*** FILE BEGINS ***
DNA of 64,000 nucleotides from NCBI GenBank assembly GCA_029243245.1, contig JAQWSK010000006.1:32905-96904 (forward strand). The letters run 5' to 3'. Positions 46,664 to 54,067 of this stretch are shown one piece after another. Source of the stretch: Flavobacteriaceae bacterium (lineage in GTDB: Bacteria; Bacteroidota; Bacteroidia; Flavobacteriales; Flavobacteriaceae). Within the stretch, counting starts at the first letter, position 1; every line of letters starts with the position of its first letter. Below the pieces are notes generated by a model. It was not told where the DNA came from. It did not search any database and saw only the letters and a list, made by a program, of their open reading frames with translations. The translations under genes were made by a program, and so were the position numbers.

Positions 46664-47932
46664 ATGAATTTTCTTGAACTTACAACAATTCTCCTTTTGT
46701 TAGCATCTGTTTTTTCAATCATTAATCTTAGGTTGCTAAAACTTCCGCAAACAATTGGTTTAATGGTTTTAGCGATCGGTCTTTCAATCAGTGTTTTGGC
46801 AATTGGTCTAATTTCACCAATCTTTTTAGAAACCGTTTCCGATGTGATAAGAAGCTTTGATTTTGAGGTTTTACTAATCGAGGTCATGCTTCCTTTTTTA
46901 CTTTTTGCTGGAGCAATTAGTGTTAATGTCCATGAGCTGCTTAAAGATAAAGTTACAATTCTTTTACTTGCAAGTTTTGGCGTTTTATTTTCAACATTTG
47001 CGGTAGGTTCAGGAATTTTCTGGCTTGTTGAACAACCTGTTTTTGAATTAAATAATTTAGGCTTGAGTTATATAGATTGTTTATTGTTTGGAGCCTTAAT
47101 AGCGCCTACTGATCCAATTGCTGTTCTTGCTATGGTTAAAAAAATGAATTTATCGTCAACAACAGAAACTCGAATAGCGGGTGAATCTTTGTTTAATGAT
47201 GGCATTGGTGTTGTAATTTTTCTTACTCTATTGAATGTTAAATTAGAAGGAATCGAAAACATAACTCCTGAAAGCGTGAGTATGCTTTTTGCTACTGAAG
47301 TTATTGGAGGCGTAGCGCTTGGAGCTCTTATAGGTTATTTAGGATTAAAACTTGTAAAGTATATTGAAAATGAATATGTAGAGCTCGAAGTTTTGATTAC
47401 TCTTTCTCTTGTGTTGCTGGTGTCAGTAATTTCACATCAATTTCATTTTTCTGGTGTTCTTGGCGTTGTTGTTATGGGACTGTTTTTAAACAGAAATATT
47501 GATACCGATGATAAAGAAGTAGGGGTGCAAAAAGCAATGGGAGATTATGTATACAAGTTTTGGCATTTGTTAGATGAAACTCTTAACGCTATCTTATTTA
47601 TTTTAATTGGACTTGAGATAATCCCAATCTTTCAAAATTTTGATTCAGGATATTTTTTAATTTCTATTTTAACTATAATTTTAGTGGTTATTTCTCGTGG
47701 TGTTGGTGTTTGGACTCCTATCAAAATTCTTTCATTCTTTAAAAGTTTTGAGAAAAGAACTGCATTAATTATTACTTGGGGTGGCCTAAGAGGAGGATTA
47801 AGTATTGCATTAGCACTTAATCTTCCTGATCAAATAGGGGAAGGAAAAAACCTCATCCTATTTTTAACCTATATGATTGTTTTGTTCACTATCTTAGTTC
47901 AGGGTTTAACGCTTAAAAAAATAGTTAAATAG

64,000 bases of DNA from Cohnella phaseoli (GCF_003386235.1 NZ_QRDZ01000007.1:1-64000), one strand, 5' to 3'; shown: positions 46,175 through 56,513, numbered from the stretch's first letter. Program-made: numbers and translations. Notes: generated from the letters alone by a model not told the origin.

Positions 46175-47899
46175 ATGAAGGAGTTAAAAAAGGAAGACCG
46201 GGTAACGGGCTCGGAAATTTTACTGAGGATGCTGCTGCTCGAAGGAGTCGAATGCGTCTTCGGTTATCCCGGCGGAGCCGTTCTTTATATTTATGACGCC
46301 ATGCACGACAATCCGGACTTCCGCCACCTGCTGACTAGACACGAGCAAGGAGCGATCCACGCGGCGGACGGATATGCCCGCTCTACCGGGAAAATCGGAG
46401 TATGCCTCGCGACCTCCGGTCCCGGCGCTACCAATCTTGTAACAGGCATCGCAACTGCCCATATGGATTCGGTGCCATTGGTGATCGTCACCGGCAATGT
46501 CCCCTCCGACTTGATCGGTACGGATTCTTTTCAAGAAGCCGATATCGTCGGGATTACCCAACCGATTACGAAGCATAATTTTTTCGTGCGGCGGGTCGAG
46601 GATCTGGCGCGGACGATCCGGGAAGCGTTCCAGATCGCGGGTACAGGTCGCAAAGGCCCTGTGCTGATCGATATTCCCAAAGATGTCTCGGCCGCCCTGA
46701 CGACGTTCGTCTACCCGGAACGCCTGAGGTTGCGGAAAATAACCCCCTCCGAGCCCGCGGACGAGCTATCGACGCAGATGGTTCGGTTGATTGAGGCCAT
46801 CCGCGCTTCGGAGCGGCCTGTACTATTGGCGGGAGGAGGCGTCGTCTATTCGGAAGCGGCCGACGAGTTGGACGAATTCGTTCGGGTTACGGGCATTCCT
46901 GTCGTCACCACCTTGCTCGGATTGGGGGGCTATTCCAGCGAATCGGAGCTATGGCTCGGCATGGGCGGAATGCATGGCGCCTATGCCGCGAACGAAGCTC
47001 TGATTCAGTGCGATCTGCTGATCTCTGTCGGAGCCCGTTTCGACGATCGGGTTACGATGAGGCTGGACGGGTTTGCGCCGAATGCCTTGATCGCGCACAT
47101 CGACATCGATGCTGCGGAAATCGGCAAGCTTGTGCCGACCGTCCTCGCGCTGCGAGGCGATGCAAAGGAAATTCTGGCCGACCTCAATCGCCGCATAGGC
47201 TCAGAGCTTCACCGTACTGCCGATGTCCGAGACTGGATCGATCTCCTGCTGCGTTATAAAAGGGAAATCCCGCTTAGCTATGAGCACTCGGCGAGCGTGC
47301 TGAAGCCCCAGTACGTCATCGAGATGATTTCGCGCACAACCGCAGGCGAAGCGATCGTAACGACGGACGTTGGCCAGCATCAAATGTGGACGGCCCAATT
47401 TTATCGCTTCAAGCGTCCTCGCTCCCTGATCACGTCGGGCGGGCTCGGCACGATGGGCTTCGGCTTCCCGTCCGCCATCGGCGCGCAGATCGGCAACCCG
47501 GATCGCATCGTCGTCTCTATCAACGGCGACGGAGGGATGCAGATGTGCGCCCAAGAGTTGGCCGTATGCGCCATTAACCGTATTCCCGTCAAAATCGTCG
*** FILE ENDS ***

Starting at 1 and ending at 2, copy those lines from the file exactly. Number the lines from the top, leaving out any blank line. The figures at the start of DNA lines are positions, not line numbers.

DNA of 64,000 nucleotides from NCBI GenBank assembly GCA_029243245.1, contig JAQWSK010000006.1:32905-96904 (forward strand). The letters run 5' to 3'. Positions 46,664 to 54,067 of this stretch are shown one piece after another. Source of the stretch: Flavobacteriaceae bacterium (lineage in GTDB: Bacteria; Bacteroidota; Bacteroidia; Flavobacteriales; Flavobacteriaceae). Within the stretch, counting starts at the first letter, position 1; every line of letters starts with the position of its first letter. Below the pieces are notes generated by a model. It was not told where the DNA came from. It did not search any database and saw only the letters and a list, made by a program, of their open reading frames with translations. The translations under genes were made by a program, and so were the position numbers.

Positions 46664-47932